One of the most impressive religious art work in the cathedral is a colorful stained glass window called the Vitraux of Virgin Mary which must have consisted of several hundred pieces of stained glass to form the art work.

VITREAUX OF VIRGIN MARY

One interesting piece of ancient art a baptisimal font that must have been carved painstakingly to depict religious figures. As it is housed in the Capilla De La Piedad De Conception. As all the chapels, including the Capilla De La Piedad De Conception, are protected from public incursions with the installation of ornamental bars, the baptisimal font can easily be missed.

BAPTISIMAL FONT OF THE CAPILLA DE LA PIEDAD DE CONCEPTION - CATEDRAL DE SEGOVIA

Another ancient building of note is the Iglesia De San Martin sitting along Calle de Juan Bravo. It is a simple and more humble in appearance but it was built during the middle ages, around the 12th century. The original architectural style is considered Romanesque with Mozarabic influence which is an Arabized style that was adopted by Iberian Christians during the middle ages.

Another gem in Segovia is the beautiful Iglesia De San Martin. It is a simple and more humble in appearance but it was built during the middle ages around the 12th century. Located at Plaza Medina Del Campo, the original architectural style is considered Romanesque with Mozarabic influence which is an Arabized style that was adopted by Iberian Christians during the middle ages.IMG_0204

The colonnade of the church features fourteen columns altogether.

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SIDE OF ST MARTIN

The image above is a section of the of the Iglesia De San Martin that reflects a Romanesque architectural influence.

And below is the Belfry of the Iglesia De San Martin built in the Mudejar style, which in essence is part Gothic and part Islamic that was in prevalent use in the medieval Spain.

MUDEJAR BELFRY OF THE IGLESIA DE SAN MARTIN

I found myself inside the church, but a mass service was just beginning. I held back from taking pictures wishing not to be disrespectful of those in attendance.

As I wandered around, I came across a stone sculpture, the Los Leones Fountain on Plaza De San Martin. The top section of the sculpture features two young children with their arms wrapped around a big fish.

LA FUENTE DE LOS LEONES - PLAZA SAN MARTIN

Below is a Statue of Juan Bravo located at the Plaza De San Martin. He was a resident of Segovia who became the rebel leader of the Revolt of the Comuneros, an uprising of the citizens of Spain that took place in 1520 to 1521 against Spanish authorities.

MONUMENTO DE JUAN BRAVO - PLAZA SAN MARTIN

My wandering around the small city led me to the Plaza Mayor. The Plaza is the convergence point of most of the streets of the city. The plaza is lined with several establishments such as coffee shops, Jewelry stores and stores that display wares to tempt tourists and the like to bring home to their respective countries as a memento of their visit to the beautiful city of Segovia.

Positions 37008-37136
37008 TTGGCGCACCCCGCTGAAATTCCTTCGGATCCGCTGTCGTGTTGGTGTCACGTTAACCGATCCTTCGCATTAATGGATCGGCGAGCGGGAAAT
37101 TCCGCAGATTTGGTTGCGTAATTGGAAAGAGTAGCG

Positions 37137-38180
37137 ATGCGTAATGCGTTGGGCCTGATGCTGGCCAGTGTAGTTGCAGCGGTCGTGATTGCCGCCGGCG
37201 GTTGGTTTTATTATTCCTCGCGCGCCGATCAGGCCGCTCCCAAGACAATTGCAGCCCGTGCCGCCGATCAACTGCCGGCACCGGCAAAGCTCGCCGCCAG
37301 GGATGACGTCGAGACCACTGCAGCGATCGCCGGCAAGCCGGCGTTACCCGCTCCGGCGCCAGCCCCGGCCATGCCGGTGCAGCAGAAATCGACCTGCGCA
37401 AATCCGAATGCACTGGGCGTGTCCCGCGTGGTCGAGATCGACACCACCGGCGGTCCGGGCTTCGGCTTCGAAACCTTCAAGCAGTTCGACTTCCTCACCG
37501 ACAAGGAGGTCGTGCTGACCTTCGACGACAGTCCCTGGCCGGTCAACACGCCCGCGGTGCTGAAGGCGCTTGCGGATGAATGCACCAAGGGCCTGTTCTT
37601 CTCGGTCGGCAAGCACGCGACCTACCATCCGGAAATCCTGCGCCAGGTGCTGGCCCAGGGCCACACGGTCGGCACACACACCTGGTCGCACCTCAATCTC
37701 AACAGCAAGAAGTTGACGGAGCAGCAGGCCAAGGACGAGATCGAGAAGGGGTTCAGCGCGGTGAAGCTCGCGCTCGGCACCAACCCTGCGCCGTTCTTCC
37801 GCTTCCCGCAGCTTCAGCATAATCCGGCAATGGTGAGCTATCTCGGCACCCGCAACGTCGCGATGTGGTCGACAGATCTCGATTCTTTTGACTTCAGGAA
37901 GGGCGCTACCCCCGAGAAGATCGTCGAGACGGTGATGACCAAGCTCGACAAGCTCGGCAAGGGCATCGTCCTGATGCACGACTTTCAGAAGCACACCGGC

As the day advanced, the desire for lunch by the body became insistent. I was intrigued by the description of what is claimed to be a national food of the area called Cochinillo asado en horno de leña. Sadly the acclaimed gastronomic pride of the area did not meet my expectations.

COCHINILLO DE SEGOVIA - 3 EURO - RESTORANTE EL BERNARDINO

As I wend my way back to my starting point, I was fascinated by the narrowness of the streets of the city, which tells me that the ancients had not presaged the birth of the automobile in the 19th century.

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Midway to my starting point is a symbol that is known to those who have traveled the Camino de Santiago – the scallop shell.

SCALLOP SHELL SYMBOL OF THE CAMINO SANTIAGO

The Camino de Santiago, or the Way of Saint James, is a pilgrimge route that has several starting points in Spain, France and Portugal. The Camino ends on the seashores of Galicia where the Cathedral of St. James the Apostle is found and is believed to house the remains of St. James. The scallop shell carved in the stone reveals that the City of Segovia is one of the major stops of ancient and present day pilgrims as they trek towards Galicia.

As I finally reached my starting point, the beauty of Alcazar de Segovia is revealed from below the city. Of Moorish origin, the word Alcazar roughly translates as Fortress or Castle or citadel. This imposing structure is considered unique because of its shape, that of the bow of a ship. The castle had been used differently over time, either as a fortress, a royal residence, a prison, etc.but presently serves as a museum.

It is then time to take the nearly two hour bus ride back to Madrid where I was deposited infront of the Plaza Del Toros which was awashed with awashed with spectators of one of the most popular entertainment in Spain, the slaying of bulls.

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According to one of the spectators, the arena was capacity full because the featured matador was Jose Mari Manzanares, Jr. who is considered the top Matador to the present time. Manzanares also owns his popularity from his movie star good looks.

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THE ROAD TO TOLEDO IS PAVED WITH GODLY INTENTIONS

Plaza_de_Toros_de_Las_Ventas_(Madrid)_03It was only 8 in the morning on another intense Spanish heat. The temperature has already gone up to 24 degrees. I have booked earlier for a guided tour to Toledo and Segovia on this day. I came 30 minutes early and only then did I discover that the rendezvous point was right infront of the famous and massive Plaza de Toros. The edifice was constructed in the Neo-Mudejar style, a revival of the Moorish Architectural style that was introduced by the Arabic Moors who occupied Spain from around early 700 A.D. to early 1200 A.D.